The U.S. imports approximately 19 percent of its total food supply, including 80 percent of seafood, 52 percent of fresh fruits, and 22 percent of fresh vegetables (USDA Economic Research Service, 2013). Although food and beverage comprised the smallest imported product category in 2017, the U.S. imported approximately $115.5 billion of animal and plant foods and $21.8 billion of beverages excluding liquors (USDA Economic Research Service, 2018).
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Explore this issueDecember/January 2019
One of the main factors contributing to this sizeable volume in imported foods is the dramatic change in food preferences brought about by an increase in the non-Caucasian population in the U.S. As of November 2016, Pew Research Center estimated baby boomers, those born 1946-1964, comprised approximately 70 million people and were about 28 percent non-white. Generation X, those born 1965-1980, comprised 57 million and was about 40 percent non-white, an almost 43 percent increase in ethnic diversity from the baby boomers. Generation Y/millennials, who were born 1981-1996, numbered 62 million during the same time period. Millennials were about 44 percent non-white. Generation Z, composed of those born after 1996, was estimated at 65 million and was almost 50 percent ethnically diverse.
Every generation has characteristics specific to their population. For example, baby boomers led the demand for fresh and less processed foods, organic, and sustainability—food and beverage trends that we still see today. Generation X depended on nutrition information on food labels to make their choices and were increasingly adventurous with the food they chose. The millennials sought variety in foods, including experimenting with new ethnic foods. The millennials also readily integrated technology in their daily lives, sharing their food experiences with their digital social network, thus broadening the exposure and ultimately the acceptance of ethnic foods. The youngest and fast-growing population who grew up completely in the digital age, Generation Z, preferred authentic, global food experiences that they also electronically shared with their contemporaries and affected the other aspects of their lives. Diversity in foods is becoming the norm and imported foods are projected only to increase in volume.
Imported Foods Called for FSVP
To assure imported foods are of the same level of public health protection as food produced in the U.S. and are not adulterated or misbranded with respect to allergen labeling, the Foreign Supplier Verification Program (FSVP) was published in the Federal Register on Nov. 27, 2015. FSVP changed the focus on food contamination from reactive to preventive and required importers to conduct risk-based verification activities. This was largely driven by high-profile food outbreaks involving imported food and food ingredients, including the 2009 scandal of imported Chinese melamine-contaminated milk used to prepare infant formula, liquid milk, ice cream, other foods containing dairy products, and animal feed. There were at least three confirmed deaths, approximately 53,000 babies who received treatment mostly for kidney damage, and over 20 companies involved in the scam.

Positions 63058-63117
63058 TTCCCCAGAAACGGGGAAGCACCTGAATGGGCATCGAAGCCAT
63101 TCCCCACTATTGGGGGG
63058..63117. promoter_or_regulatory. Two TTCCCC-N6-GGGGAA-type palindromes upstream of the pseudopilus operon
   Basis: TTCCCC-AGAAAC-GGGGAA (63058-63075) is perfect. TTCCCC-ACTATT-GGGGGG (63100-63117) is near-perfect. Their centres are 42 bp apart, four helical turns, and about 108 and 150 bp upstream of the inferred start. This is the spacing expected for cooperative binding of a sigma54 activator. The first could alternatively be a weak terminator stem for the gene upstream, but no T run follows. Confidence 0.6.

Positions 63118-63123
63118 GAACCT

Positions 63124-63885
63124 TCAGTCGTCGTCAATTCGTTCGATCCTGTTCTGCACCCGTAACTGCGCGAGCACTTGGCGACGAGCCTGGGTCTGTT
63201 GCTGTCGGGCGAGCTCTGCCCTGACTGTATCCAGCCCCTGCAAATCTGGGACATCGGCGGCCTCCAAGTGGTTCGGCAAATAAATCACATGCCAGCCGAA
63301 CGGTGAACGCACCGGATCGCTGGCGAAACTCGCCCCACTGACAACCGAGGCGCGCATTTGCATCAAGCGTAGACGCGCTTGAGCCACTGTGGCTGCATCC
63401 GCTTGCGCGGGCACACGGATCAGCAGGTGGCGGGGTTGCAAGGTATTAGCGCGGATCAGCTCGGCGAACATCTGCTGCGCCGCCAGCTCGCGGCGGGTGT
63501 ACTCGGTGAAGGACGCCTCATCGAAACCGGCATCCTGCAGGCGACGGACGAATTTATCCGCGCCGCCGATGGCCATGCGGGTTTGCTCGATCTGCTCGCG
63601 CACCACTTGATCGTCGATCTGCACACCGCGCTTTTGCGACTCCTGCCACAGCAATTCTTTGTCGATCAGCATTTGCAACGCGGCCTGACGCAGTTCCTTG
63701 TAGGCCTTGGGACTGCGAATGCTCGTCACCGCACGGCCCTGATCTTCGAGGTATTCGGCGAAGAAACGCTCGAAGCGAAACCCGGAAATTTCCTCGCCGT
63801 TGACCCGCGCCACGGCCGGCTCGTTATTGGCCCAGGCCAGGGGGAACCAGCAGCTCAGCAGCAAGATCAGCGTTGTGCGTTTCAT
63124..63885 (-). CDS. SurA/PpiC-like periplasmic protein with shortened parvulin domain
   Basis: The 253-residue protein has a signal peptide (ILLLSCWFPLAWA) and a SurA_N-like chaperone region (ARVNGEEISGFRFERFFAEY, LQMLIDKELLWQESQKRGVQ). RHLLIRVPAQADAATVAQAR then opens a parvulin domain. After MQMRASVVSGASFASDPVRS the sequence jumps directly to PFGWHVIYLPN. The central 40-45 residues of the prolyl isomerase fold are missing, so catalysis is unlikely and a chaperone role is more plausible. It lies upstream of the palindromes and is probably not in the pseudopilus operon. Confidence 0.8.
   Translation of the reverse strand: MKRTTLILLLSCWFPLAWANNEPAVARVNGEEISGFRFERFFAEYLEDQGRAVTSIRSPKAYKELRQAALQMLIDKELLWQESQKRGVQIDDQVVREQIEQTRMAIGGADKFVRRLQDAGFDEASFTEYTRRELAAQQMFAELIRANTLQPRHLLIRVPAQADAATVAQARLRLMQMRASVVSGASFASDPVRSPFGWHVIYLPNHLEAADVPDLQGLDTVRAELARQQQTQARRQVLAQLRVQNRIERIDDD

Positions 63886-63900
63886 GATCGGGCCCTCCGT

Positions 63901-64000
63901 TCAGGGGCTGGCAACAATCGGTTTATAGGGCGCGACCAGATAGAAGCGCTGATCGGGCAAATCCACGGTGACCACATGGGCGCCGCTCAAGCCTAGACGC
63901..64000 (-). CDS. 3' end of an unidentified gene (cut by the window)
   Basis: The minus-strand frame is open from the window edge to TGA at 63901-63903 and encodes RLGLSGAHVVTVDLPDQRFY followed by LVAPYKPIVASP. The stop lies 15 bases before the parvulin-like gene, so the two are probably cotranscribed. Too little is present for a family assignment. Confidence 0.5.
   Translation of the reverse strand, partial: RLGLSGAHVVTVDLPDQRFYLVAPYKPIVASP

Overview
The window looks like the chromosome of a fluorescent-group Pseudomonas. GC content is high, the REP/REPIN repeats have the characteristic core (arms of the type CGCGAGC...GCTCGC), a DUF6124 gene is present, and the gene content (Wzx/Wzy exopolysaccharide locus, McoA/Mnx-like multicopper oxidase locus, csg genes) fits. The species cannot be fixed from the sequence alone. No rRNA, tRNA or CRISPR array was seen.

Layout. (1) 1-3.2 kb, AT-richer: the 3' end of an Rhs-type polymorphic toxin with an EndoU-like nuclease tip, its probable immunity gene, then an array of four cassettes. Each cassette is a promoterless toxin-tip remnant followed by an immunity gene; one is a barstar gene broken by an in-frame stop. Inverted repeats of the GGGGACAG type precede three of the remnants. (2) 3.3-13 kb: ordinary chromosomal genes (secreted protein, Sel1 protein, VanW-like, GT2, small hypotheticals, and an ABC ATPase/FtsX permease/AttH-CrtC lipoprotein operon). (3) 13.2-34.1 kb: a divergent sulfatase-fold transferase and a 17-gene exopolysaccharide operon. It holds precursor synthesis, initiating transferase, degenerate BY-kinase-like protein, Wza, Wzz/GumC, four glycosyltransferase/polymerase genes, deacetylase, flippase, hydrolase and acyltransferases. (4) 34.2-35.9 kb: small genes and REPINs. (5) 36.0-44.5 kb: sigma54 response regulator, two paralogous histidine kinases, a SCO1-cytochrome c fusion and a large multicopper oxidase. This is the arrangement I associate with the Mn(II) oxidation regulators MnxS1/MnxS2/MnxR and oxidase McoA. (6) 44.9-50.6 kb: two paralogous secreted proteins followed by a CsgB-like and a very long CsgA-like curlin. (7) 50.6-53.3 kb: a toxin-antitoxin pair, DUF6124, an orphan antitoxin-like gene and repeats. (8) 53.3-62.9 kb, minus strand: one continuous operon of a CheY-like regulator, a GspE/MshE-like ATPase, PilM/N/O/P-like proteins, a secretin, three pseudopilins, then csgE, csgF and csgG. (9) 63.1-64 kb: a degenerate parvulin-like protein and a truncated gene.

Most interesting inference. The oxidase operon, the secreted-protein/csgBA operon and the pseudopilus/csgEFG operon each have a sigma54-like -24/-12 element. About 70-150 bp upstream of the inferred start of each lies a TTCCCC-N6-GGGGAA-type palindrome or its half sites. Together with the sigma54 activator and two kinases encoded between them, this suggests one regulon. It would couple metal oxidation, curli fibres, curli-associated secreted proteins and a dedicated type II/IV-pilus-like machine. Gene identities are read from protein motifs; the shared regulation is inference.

The FSVP importer is defined as the U.S. owner or consignee of an article of food for import into the U.S. If there is no U.S. owner or consignee of the food at the time of entry into the U.S., the FSVP importer is the U.S. agent or representative of the foreign owner or consignee at the time of entry as confirmed in a signed statement of consent to serve as the importer. Standard FSVP requirements include a hazard analysis of each imported food (or type of food), evaluation of foreign supplier’s performance and the risk posed by the imported food, foreign supplier approval, appropriate supplier verification and related activities done by “Qualified Individuals,” corrective action when necessary, and keeping records of the FSVP activities. Although persons with technical backgrounds do not find FSVP requirements difficult to comply with, they describe compliance as a tedious, time-consuming responsibility. Importers, who do not possess the technical knowledge, often feel overwhelmed and intimidated by the required FSVP tasks. Qualified Individuals who may or may not be employees of the importers are allowed to perform FSVP activities.
A very small importer is one whose annual average in food sales, and the U.S. market value of food imported, processed, packed, or held without sale, during the previous three-year period is less than U.S. $1 million in human food or less than U.S. $2.5 million in animal food. The very small importer, small foreign supplier, importers of dietary supplements/components, and importers of certain foods from countries with food safety systems officially recognized by the U.S. FDA as equivalent to that of the U.S. are under modified FSVP requirements. These clauses exclude them from having to conduct hazard analyses of the imported food, evaluate the risk of the food, evaluate the foreign supplier’s performance, implement a foreign supplier approval program, or meet certain recordkeeping requirements. There are other requirements of very small importers and their foreign suppliers that cannot be discussed adequately in this column.
There are also foods exempt from FSVP requirements. Exempted foods include those regulated under the FDA seafood and juice HACCP (Hazard Analysis and Critical Control Point) rules and raw materials and ingredients used for those foods; meat, poultry, or egg products under the USDA regulation; certain alcoholic beverages and raw materials and ingredients for those beverages; those intended for personal or research use and not for sale or distribution in the U.S.; those manufactured or processed, raised, or grown in the U.S. then exported but not subjected to further manufacturing or processing and returned to the U.S.; foods transshipped through the U.S. but not for sale or distribution in the U.S. then exported; foods imported for processing in the U.S. but not for sale or distribution in the U.S. then exported; and low-acid canned foods and raw materials and ingredients for such foods but only for microbiological hazards.
Implementation of the FSVP requirements, however, is still proving to be difficult even for importers eligible for modified requirements. Below are some of the concerns shared with me during my interviews with processors and customs brokers.
Varying FSVP Enforcement Dates
According to some small food processors, they were advised by U.S. FDA that they will probably not see FSVP enforcement for another two years, i.e., by 2020. Other food processors are stating, however, that they are currently seeing enforcement. The FDA may enter any food facility under its jurisdiction at any time of food manufacture, leaving the food processor uncertain when to expect the FDA investigator—leading to increased anxiety levels brought by the unknown.